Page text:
Washburn University will be promoting open education resources week next week, March 2 through 6.
Open education week is an international awareness week to inform the academic community about what open education is and how it can be accessed.
The William and Flora Hewlett Foundation defines Open Educational Resources as teaching, learning and research resources that reside in the public domain or have been released under an intellectual property license that permits their free use and re-purposing.
OER includes course materials, textbooks, videos, tests and any other tools, materials or techniques used to support access to knowledge. OER are online, easy to access and always free to use by yourself or in a classroom setting.
“Open Educational Resources can be easier to get in a practical sense; for instance, not having to order a book and wait for it to arrive,” said physics professor Brian Thomas. “It is a better way for students to get correct information by possibly making your course materials cheaper.”
Students can access any OER at any point in time – it works throughout the whole year.
There are textbooks, videos, podcasts, scholarly articles and much more that are available for use. Licenses allow for full printing access to all articles.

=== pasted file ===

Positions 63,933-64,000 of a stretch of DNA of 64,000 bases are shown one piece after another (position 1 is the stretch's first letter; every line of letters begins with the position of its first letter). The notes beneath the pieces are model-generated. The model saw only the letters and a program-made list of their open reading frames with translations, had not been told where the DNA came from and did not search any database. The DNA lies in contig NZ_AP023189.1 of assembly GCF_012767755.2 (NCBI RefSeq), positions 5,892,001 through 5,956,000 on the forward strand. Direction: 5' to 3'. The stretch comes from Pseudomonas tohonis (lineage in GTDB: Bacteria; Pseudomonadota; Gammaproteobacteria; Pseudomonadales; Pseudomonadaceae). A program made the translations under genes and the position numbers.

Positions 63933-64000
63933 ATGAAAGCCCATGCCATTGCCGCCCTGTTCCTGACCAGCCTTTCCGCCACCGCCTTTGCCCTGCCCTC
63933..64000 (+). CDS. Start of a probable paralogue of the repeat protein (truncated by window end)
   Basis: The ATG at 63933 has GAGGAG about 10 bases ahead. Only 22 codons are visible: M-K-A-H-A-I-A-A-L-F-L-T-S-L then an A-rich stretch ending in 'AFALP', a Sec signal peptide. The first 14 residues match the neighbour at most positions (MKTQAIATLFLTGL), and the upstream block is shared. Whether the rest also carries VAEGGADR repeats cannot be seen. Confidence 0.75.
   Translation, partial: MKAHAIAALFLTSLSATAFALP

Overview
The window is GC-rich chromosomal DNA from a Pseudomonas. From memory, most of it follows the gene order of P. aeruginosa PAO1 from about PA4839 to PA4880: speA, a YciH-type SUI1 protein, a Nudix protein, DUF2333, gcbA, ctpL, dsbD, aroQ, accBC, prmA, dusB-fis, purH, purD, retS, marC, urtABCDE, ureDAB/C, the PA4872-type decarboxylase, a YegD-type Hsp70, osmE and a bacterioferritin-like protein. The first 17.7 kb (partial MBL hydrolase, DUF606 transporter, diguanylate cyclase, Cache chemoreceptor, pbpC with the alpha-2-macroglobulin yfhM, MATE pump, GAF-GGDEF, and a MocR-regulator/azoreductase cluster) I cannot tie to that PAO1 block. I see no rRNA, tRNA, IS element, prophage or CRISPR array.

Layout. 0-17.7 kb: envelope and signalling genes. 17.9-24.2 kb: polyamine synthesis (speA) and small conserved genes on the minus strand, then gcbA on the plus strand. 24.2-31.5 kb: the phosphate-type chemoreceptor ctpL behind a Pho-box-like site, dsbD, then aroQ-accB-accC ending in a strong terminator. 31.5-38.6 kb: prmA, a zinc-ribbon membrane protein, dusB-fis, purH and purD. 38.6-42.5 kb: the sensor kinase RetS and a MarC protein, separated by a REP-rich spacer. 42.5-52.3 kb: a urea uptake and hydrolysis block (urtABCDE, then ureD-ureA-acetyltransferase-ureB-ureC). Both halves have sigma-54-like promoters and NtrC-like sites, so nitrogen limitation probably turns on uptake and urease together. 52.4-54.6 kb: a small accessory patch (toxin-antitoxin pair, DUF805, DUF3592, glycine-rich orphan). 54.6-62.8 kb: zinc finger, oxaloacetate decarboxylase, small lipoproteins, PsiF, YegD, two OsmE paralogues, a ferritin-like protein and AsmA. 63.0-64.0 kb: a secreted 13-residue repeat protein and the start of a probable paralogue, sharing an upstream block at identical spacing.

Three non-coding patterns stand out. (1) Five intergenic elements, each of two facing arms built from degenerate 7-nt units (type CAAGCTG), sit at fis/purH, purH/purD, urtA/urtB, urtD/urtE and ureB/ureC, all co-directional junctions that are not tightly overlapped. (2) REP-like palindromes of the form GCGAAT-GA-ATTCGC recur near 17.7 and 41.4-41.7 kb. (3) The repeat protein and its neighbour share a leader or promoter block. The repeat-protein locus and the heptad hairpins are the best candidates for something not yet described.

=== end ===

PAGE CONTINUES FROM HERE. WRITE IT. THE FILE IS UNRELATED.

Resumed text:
“There’s just a lot out there so I’m trying to educate the campus community about it,” said Amanda Luke, open access librarian at Mabee Library. “Once you know about it you can use it and explore it and even add to it.”
There are hundreds of websites and topics that are offer OER, but it might not go in depth as much as it is needed for some upper level courses. Thomas uses what is called a “hybrid” in his classes.
“I also like using a ‘hybrid’ model, where some resources are open, but some are not,” said Thomas. “That allows me to lower cost but still get functionality that isn’t possible for me to reproduce.”
Along with a week’s worth of fun activities, there is a chance to win a $250 scholarship that will be going on throughout the week. It is a six-picture story contest; there will be six different images and students will write a one-page story, including the pictures into the story in some way.
For more information on OER week events visit https://libguides.washburn.edu/open/OEWeek2020
For more information about OER visit https://libguides.washburn.edu/Open.
Edited by Adam White, Jason Morrison, Wesley Tabor, Abbie Barth